The following post is from 6 years ago. I cannot think of a better time to re-share my thoughts on banning books and censoring information, especially in light of YouTube’s announcement yesterday [see pic] that they will be removing ALL “anti-vaccine” content from its platform. I just saw a Tweet from Dr. Ron Paul saying,
Very shocked that @YouTube has completely removed the Channel of my Ron Paul Institute: no warning, no strikes, no evidence. Only explanation was “severe or repeated violations of our community guidelines.” Channel is rarely used. The appeal was automatically rejected. Help?Ron Paul
September 30, 2015 · Shared with Public
Censorship has always fascinated me–who gets to decide what someone else can read? Why? By what authority can one person tell another what they are “permitted” to know? I reject the legitimacy of censorship out of hand. No one has such authority, and history proves those who wish to control what others consume, are, without exception, eventually exposed as the bad guys.
Growing up in South Africa, many things–music, literature, art–were outright banned and censored, from ANC symbols, to most international music, to the movie “Black Beauty” solely because of its title, to certain words in newspapers, yes, literally blacked out on the page like you see in dystopian movies (and, say, in the 9-11 Commission Report), words like “Casspir” (the South African equivalent of “BEARCAT,” the armored trucks now being seeded by the Federales into peaceful communities across America, including more than 20 in New Hampshire) because if you banned the mentioning of the vehicles being used to fight illegal border wars, well then, reporting becomes problematic and difficult to do, and therefore, perhaps, journalists will stop writing about such pesky things, neh?
Under apartheid, South Africa had the “Jacobsen’s Index of Objectionable Literature” which contained a “Complete List of All Publications in Alphabetical Order, Together with Authors, Prohibited from Importation Into the Republic of South Africa, and All Other Banned Literature.” The list is long, and difficult to find online. I have ordered a hard copy of “A Culture of Censorship: Secrecy and Intellectual Repression in South Africa,” secondhand for $0.02 plus shipping from Amazon, which reminds me of two things: 1. How soon we forget our histories; and 2. Thank god for the free market. If only said book could be delivered by an aerobot drone to my door, but alas, the FAA has been spending its time on such important issues as licensing paper airplanes for flight.
South African author, Nadine Gordimer wrote in 1968, republished in The New York Times Books section in 1998: “All the work, past, present and future, of an individual writer can be erased by a ban on his spoken and written word. The ban not only restricts his political activity, which is its avowed intention, but negates his creativity–he becomes a non-person, since his form of communion and communication with the society in which he lives is cut…. And so long as our society remains compartmentalized, our literature will be stretched on the rack between propaganda, on the one side, and, on the other, art as an embellishment of leisure.”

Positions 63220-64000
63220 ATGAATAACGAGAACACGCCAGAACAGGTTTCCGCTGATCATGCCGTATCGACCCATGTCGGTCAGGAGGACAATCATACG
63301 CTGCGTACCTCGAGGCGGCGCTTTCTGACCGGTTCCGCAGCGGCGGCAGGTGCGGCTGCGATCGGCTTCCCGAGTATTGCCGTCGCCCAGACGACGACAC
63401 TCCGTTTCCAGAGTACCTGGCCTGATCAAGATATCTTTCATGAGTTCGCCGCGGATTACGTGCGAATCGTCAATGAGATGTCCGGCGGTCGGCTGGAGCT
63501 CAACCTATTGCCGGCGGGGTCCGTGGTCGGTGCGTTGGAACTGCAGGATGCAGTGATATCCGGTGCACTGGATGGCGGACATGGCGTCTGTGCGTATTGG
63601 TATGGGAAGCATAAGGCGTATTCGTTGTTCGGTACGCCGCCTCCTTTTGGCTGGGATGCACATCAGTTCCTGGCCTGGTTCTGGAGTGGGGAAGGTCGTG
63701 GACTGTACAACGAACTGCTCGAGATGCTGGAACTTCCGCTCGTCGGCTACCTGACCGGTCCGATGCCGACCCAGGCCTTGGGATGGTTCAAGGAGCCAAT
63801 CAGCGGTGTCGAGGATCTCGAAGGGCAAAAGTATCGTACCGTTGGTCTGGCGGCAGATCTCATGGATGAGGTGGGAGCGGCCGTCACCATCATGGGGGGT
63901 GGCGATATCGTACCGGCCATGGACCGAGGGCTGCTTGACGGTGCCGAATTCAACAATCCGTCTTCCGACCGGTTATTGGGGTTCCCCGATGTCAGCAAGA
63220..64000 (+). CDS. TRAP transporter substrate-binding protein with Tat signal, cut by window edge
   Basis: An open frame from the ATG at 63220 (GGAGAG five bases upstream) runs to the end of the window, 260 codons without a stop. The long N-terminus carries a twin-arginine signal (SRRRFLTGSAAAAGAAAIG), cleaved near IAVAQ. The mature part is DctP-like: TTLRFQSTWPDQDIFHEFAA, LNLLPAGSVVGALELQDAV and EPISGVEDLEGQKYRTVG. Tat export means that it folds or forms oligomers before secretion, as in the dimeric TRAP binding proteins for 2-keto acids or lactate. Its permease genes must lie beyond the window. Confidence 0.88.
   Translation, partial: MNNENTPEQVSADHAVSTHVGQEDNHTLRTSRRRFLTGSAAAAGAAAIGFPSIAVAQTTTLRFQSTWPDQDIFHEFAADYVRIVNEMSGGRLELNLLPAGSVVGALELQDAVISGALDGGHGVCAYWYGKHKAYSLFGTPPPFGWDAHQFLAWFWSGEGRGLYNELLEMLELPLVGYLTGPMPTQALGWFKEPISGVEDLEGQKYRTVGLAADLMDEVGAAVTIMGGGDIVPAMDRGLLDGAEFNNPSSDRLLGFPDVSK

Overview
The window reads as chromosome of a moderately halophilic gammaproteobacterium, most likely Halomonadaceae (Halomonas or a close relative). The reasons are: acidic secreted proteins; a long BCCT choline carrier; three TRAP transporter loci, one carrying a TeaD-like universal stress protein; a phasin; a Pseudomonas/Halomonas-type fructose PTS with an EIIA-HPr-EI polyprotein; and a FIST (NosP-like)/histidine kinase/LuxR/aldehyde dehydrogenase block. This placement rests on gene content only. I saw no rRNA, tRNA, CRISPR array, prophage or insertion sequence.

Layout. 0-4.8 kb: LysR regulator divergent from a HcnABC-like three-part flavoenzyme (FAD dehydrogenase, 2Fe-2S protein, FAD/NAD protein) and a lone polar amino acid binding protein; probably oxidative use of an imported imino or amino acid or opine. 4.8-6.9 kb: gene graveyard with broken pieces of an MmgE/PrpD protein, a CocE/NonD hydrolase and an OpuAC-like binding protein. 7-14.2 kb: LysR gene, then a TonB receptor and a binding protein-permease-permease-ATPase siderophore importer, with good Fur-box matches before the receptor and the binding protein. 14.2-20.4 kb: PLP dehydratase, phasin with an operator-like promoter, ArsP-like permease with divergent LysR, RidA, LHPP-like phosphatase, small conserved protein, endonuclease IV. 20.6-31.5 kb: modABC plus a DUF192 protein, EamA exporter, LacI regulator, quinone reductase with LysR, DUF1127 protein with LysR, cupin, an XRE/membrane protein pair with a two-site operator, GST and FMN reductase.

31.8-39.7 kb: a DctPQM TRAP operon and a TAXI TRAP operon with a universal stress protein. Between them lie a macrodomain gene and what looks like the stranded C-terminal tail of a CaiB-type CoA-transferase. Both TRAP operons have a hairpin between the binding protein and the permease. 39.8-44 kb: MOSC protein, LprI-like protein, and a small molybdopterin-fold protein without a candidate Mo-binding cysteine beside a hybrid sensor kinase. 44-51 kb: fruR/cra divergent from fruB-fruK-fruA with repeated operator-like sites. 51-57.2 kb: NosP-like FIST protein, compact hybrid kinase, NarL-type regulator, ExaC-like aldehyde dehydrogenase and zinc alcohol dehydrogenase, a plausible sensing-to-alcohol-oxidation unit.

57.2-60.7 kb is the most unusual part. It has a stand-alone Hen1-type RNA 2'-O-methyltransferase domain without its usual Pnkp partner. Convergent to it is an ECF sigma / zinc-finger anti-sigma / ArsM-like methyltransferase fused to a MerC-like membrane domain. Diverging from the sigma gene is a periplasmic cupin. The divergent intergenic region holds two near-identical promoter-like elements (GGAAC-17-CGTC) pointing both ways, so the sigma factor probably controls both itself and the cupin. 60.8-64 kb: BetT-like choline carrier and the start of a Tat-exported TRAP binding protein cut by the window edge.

Some people wonder why I take issue with so many things I see happening in my adopted country, and, frankly, why I refuse to shut up about it, to give up, to cave in, to just say, Nah, this crap is too hard to change, the difference we can make too infinitesimal, so why try? It’s because I have *lived through a police state* before, and America is lock-step marching there.
This is not hyperbole. I will grant you: America is doing its police state right, “better,” more subtle, more comfortable, of course, it’s what America does, after all. This police state is hidden behind both the “propaganda” arm, and mostly, the “embellishment of leisure”: The sports, the reality TV, the Christmas carol commercials to consumers in September, the debates, the joke of it all.
The bread and circuses, the tinny music piping from the organ grinder while the monkeys dance, while MILLIONS of peaceful people rot in prisons for voluntarily inhaling a plant, while MILLIONS are peaceful people in far away lands are being murdered under the cloak of the Stars and Stripes, while MILLIONS of people are being displaced by state-funded terror raining down from the skies.
Why does #BannedBooksWeek matter? It matters because it creates an opportunity to talk about the bad guys. And, I am afraid to inform you, the US government is a bad, bad guy, he’s the boyfriend who beats you then tells you he can’t live without you–or you can’t live without him?–and you go back.
Me? I decided a decade ago that I wasn’t taking the Fed Gov back, that I would take my chances with a smaller wife beater (the state of NH), and see what kind of difference I can make on a local level.